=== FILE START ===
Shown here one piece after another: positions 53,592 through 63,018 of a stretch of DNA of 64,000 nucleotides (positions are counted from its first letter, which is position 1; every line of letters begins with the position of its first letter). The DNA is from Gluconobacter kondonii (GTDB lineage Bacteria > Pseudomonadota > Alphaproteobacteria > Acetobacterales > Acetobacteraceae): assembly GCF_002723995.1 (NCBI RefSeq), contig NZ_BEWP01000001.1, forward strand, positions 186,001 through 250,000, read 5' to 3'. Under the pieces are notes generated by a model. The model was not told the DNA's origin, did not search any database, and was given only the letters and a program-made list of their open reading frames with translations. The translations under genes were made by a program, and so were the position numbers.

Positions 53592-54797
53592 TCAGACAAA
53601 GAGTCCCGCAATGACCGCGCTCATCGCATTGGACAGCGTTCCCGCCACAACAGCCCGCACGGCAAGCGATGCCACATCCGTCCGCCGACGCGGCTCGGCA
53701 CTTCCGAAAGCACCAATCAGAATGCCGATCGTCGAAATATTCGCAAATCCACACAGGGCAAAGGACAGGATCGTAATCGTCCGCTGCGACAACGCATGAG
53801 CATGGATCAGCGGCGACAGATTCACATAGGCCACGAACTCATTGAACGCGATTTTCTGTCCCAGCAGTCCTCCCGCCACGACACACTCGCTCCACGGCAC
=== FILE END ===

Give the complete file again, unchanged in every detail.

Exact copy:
Shown here one piece after another: positions 53,592 through 63,018 of a stretch of DNA of 64,000 nucleotides (positions are counted from its first letter, which is position 1; every line of letters begins with the position of its first letter). The DNA is from Gluconobacter kondonii (GTDB lineage Bacteria > Pseudomonadota > Alphaproteobacteria > Acetobacterales > Acetobacteraceae): assembly GCF_002723995.1 (NCBI RefSeq), contig NZ_BEWP01000001.1, forward strand, positions 186,001 through 250,000, read 5' to 3'. Under the pieces are notes generated by a model. The model was not told the DNA's origin, did not search any database, and was given only the letters and a program-made list of their open reading frames with translations. The translations under genes were made by a program, and so were the position numbers.

Positions 53592-54797
53592 TCAGACAAA
53601 GAGTCCCGCAATGACCGCGCTCATCGCATTGGACAGCGTTCCCGCCACAACAGCCCGCACGGCAAGCGATGCCACATCCGTCCGCCGACGCGGCTCGGCA
53701 CTTCCGAAAGCACCAATCAGAATGCCGATCGTCGAAATATTCGCAAATCCACACAGGGCAAAGGACAGGATCGTAATCGTCCGCTGCGACAACGCATGAG
53801 CATGGATCAGCGGCGACAGATTCACATAGGCCACGAACTCATTGAACGCGATTTTCTGTCCCAGCAGTCCTCCCGCCACGACACACTCGCTCCACGGCAC